thoughts about wine tasting
‘Learn about wine’ texts tend to repeat themselves.
Worse still, I don’t think they address some of the key issues in
wine tasting in an intelligent manner. Can I do any better? Well,
I’ll give it a go. To start with I’d like to highlight some
thoughts which tasters, novice and expert alike, may find insightful.
Or they may not…
your own palate
Just as people vary in height or hair colour, you’d
expect to find some variation in taste and smell. But it’s the
nature of this variation that is interesting. People can be split into
groups according to their taste sensitivity, with the most sensitive
group being dubbed ‘supertasters’. It’s an interesting subject
that’s beyond the scope of this short piece: suffice to say, we are
likely to be living in rather different ‘taste worlds’, so do
trust your own palate.
our taste changes with experience and development
Kids have rather different tastes to adults. And even
when you are an adult, it’s possible to grow to like something that
you didn’t before. Some of the most compelling flavours are those
for which we need to acquire a taste. With wine, the more widely we
taste, our preferences are refined and we begin to understand what all
the fuss is about.
The sense of flavour involved input from taste buds,
the nose, the sense of touch and even vision. Vision affects our
assessment of wine in quite profound ways, but we are seldom aware of
it. In an interesting experiment, researchers presented a white wine
to a panel of experts and asked them to describe it. A fortnight later
they presented the same white wine but coloured red with a neutral
food colouring. The experts used a different set of
red-wine-influenced words to describe this wine the second time
around. But the fact that experts can be fooled like this doesn’t
mean that wine tasting is a load of nonsense. Rather, it says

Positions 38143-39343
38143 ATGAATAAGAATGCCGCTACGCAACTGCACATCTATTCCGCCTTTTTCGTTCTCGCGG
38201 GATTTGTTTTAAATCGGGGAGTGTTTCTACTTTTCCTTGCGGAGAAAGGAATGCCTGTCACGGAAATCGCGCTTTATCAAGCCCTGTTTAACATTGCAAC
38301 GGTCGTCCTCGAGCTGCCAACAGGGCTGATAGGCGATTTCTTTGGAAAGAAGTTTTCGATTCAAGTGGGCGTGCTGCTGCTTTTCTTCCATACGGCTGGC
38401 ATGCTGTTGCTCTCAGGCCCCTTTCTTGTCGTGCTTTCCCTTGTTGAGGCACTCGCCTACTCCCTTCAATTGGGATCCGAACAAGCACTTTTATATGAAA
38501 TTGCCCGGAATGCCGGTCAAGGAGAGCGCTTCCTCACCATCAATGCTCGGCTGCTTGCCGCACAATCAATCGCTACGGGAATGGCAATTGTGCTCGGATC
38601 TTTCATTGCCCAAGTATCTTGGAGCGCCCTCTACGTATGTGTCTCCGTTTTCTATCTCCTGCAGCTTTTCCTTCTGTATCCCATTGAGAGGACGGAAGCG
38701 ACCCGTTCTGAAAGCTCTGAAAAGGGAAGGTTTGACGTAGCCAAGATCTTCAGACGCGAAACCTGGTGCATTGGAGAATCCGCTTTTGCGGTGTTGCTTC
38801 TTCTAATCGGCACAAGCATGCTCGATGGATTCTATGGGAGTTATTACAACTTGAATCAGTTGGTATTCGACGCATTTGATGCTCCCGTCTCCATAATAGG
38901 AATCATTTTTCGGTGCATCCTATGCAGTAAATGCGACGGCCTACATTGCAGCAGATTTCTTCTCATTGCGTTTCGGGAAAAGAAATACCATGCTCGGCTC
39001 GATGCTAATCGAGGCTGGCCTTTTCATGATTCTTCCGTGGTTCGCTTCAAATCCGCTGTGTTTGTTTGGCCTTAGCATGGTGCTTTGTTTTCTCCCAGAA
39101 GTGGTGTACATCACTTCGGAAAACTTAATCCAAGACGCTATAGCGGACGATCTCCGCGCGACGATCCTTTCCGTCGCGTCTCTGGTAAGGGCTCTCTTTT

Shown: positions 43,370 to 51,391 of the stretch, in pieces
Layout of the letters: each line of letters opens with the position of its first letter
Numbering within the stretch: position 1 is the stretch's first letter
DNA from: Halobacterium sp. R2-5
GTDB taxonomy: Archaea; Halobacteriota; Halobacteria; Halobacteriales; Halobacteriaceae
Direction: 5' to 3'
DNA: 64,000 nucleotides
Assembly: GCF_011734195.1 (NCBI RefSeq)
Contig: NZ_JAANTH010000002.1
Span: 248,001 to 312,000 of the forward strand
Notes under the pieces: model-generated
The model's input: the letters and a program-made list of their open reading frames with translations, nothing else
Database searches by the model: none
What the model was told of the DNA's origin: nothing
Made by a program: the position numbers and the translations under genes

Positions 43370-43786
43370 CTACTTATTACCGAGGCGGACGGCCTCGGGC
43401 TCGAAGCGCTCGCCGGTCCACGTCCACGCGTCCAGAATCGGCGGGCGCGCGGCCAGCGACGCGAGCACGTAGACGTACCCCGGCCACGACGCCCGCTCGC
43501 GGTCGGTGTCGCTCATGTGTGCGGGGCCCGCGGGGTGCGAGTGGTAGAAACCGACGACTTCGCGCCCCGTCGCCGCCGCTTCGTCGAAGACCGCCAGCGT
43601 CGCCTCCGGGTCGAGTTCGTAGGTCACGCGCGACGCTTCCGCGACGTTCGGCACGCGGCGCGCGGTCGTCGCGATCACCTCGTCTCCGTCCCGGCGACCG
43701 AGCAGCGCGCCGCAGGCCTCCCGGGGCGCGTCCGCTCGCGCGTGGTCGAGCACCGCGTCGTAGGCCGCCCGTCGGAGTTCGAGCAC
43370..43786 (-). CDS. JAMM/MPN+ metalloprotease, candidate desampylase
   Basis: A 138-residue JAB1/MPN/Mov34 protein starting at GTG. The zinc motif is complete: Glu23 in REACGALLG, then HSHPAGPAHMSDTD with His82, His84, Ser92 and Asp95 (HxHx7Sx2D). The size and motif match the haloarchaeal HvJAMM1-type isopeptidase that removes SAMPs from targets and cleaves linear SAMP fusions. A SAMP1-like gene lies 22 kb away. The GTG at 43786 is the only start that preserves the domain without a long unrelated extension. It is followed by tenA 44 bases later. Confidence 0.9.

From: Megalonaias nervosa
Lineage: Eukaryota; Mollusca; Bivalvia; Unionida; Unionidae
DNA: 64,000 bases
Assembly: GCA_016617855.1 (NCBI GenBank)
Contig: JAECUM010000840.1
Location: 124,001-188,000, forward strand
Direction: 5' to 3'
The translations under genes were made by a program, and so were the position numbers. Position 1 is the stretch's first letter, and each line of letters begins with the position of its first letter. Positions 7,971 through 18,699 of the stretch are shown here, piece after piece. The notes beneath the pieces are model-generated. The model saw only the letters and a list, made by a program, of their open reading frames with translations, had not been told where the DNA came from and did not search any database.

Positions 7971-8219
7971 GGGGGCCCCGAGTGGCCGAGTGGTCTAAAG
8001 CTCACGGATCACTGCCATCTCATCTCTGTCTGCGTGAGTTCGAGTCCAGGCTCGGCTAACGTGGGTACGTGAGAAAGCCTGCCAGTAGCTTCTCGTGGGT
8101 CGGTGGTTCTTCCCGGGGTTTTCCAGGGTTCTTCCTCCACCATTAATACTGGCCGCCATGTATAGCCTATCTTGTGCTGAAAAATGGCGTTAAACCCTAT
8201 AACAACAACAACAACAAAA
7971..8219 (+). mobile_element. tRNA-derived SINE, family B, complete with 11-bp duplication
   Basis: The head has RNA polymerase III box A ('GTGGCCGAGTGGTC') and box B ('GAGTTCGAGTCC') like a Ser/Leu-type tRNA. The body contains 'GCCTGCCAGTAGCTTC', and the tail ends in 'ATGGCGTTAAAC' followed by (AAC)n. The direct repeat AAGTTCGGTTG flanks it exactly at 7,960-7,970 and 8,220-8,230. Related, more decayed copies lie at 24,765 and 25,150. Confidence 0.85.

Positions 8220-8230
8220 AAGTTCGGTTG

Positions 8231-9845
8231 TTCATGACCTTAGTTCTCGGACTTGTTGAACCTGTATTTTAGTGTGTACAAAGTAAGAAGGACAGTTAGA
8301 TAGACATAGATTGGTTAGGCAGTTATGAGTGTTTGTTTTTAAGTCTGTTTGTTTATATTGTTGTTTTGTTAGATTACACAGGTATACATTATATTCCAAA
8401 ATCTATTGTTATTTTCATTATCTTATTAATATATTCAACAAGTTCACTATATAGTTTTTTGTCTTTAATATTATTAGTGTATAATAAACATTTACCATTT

something about the importance of vision in interpreting our other
senses, and also the vital role that language plays in shaping our
assessment of wine. This leads nicely to the next point.
for wine: am I missing something?
When I do tastings for non-expert groups, people are
always anxious that they are missing something because they find it
hard to come up with a long list of adjectives to describe the wine
they are drinking. If that applies to you, then don’t worry. Tastes
and smell are incredibly difficult to describe in words. What does a
plate of steak and chips taste like? Even a wine expert would be
stumped by that one. Part of learning about wine involves associating
words with specific smells and tastes. In many cases, the words wine
experts use don’t correspond well with what is in the wine; it’s
as if they have invented a code language for these sensory
impressions. It works, though, sort of – and it is a bit daunting to
newcomers. Researchers have shown that when experts are faced with a
wine they first decide what sort of wine it is, and then this shapes
the nature of the descriptors that they use. This leads to the sorts
of problems encountered by experts in the test described above.
beyond fruits and spices
Tasting notes frequently revolve around lists of
descriptors: usually fruits and spices. But think about a visual
scene. If I show you a picture and ask you to describe it, it
wouldn’t be much use for you to just describe the colours you see,
along with the shapes. We see the visual scene as a whole, and while
there are components that can be named which contribute to this scene
(e.g. flowers, trees, cars or people), we don’t describe them in
terms of visual detail (shapes, colours, textures, movements, etc.).
The perception of wine is a unified experience, yet we rarely take a
holistic approach in our descriptions; rather, we break the wine down
into rather elementary components. This all sounds a bit complex and
abstract, but what I am trying to say is that it is the impression of
the wine as a whole that really matters, and we need to find ways to
describe this in words.
to develop your own tasting vocabulary
So here are my two tips to help you begin getting more
out of your wine. First, taste and smell as many things as you can.
Get out the spice rack. Sniff the fruit and vegetable section. Think
about what you taste and smell. Second, no matter how inadequate you
feel, try to write down descriptions of the wine you taste. Read other
people’s tasting notes of the same wines if you can. After a while
you’ll begin to find that you have your own vocabulary for wine
tasting, which will help you develop your skills as a taster.
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